The FTC’s Settlement With Facebook Will Reportedly Cover Additional Privacy Allegations

A complaint will address users’ phone numbers and facial recognition

Facebook CEO Mark Zuckerberg speaks in front of an image of a lock
Multiple sources expect the FTC’s announcement of its settlement with Facebook to come Wednesday. Getty Images

More troubling allegations against Facebook will be included when the settlement details are revealed from the Federal Trade Commission’s probe of Facebook’s privacy practices.

Tony Romm of The Washington Post reported that multiple sources expect the FTC’s announcement to come Wednesday.

The Wall Street Journal reported earlier this month that the commission approved a $5 billion settlement with the social network, marking the largest penalty the FTC ever imposed on a tech company.

According to Romm, connected to the settlement is an FTC complaint alleging that Facebook misled users about how it handled their phone numbers and that the social network failed to provide users with adequate information about their ability to turn off a facial-recognition feature.

Neither the FTC nor Facebook would comment on the report.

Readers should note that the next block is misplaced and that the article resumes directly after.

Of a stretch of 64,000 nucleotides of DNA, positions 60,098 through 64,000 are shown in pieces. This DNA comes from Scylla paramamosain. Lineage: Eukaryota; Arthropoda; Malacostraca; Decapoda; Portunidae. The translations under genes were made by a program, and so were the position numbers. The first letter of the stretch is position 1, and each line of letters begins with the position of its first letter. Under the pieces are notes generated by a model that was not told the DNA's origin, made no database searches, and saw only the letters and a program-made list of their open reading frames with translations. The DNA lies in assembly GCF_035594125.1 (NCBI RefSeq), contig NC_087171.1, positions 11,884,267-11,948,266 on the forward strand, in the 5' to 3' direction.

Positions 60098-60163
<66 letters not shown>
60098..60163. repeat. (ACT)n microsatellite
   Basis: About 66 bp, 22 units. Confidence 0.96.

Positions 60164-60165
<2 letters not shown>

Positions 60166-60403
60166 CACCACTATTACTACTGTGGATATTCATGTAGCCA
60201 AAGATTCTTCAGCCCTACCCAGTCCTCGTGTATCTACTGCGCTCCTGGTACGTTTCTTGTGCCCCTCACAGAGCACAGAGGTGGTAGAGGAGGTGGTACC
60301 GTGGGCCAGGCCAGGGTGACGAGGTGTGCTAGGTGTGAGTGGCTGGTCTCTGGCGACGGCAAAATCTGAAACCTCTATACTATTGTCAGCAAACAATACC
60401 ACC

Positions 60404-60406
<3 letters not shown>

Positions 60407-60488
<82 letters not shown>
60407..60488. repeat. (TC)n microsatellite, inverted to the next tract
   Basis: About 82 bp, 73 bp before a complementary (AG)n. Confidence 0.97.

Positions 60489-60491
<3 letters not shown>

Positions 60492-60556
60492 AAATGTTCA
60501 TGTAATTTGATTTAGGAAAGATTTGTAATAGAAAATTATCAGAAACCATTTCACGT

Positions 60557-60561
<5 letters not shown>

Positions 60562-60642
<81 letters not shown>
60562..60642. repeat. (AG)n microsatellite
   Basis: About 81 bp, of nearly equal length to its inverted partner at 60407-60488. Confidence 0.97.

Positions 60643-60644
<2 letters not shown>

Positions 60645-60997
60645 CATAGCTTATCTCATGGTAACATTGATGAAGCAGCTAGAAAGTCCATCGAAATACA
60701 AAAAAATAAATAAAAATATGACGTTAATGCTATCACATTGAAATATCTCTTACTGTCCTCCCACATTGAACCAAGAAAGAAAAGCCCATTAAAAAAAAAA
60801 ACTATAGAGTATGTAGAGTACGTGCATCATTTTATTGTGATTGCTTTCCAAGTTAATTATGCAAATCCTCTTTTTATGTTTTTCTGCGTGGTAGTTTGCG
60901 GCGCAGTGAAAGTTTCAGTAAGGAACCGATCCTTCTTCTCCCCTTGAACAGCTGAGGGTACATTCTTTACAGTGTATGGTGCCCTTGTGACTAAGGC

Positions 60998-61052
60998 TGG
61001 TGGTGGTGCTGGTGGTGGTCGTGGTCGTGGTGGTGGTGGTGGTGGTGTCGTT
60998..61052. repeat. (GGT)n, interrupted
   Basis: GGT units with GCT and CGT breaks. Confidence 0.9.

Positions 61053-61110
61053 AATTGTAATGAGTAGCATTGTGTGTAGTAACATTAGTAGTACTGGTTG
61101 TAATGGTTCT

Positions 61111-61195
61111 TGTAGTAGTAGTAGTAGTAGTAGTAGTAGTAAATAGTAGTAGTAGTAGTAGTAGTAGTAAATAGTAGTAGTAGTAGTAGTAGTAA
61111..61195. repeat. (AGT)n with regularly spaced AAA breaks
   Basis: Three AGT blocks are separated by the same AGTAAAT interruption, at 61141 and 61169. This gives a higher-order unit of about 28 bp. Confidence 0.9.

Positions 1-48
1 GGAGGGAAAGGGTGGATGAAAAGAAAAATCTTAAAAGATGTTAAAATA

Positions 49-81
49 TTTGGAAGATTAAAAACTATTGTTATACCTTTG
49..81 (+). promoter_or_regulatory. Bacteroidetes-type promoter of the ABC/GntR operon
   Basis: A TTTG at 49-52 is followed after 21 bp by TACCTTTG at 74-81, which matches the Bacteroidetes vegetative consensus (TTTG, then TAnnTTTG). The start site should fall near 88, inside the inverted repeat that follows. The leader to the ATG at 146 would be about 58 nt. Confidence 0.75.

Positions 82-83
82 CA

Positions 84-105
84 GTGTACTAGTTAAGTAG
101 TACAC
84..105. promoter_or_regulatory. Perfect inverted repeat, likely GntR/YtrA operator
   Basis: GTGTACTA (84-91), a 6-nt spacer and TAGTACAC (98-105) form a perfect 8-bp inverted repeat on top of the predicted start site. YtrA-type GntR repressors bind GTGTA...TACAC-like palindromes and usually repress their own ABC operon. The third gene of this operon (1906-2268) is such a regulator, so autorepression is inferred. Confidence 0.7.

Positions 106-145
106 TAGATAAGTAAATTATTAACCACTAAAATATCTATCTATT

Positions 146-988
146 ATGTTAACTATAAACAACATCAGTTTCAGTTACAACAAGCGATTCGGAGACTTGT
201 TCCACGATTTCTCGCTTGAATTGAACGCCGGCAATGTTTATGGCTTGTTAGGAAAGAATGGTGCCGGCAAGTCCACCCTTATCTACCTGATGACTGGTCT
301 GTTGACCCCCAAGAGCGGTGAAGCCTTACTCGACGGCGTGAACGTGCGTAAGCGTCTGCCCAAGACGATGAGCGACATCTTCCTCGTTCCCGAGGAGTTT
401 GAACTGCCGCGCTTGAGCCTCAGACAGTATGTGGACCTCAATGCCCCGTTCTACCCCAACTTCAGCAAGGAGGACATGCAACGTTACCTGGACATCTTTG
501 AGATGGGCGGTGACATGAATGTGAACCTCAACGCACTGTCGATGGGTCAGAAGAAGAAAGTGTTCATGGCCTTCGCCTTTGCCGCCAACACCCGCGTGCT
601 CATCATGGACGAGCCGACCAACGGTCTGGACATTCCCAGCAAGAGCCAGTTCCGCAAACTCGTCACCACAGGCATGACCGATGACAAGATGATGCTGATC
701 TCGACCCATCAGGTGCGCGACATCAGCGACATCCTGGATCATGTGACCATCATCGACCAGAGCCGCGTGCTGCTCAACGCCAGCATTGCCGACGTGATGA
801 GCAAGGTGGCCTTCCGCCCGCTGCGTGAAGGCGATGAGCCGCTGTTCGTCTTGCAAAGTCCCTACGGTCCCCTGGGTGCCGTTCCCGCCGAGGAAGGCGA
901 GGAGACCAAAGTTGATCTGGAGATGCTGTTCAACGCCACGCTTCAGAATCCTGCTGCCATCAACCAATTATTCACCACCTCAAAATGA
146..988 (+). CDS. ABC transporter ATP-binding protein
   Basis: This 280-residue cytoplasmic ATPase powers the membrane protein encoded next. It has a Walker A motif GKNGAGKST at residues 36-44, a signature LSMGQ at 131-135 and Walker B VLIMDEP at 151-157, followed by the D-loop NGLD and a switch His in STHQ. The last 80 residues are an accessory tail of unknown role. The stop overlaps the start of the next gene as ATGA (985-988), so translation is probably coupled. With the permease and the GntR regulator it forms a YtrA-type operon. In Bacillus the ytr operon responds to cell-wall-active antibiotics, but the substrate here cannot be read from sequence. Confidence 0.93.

Two people familiar with the matter told Romm that the phone number issue is tied to Facebook’s implementation of two-factor authentication, a security feature in which users receive single-use passwords via text message to log in to the social network.

Romm reported that the complaint will allege that some people who uploaded their phone numbers to use two-factor authentication were targeted by advertisers based on that information.

The complaint will also allege that some 30 million people did not receive sufficient information about their ability to disable a facial-recognition tool that identified people in photos on the social network and offered tag suggestions.

Romm credited Consumer Reports with bringing the tag suggestions issue to light.

In addition to the $5 billion fine, the settlement includes more federal oversight over Facebook’s business practices, including the creation of a special committee on the company’s board of directors to certify that user data is being handled properly, Romm reported in May.

Facebook will not be required to admit wrongdoing, however. David Cohen is editor of Adweek's Social Pro Daily.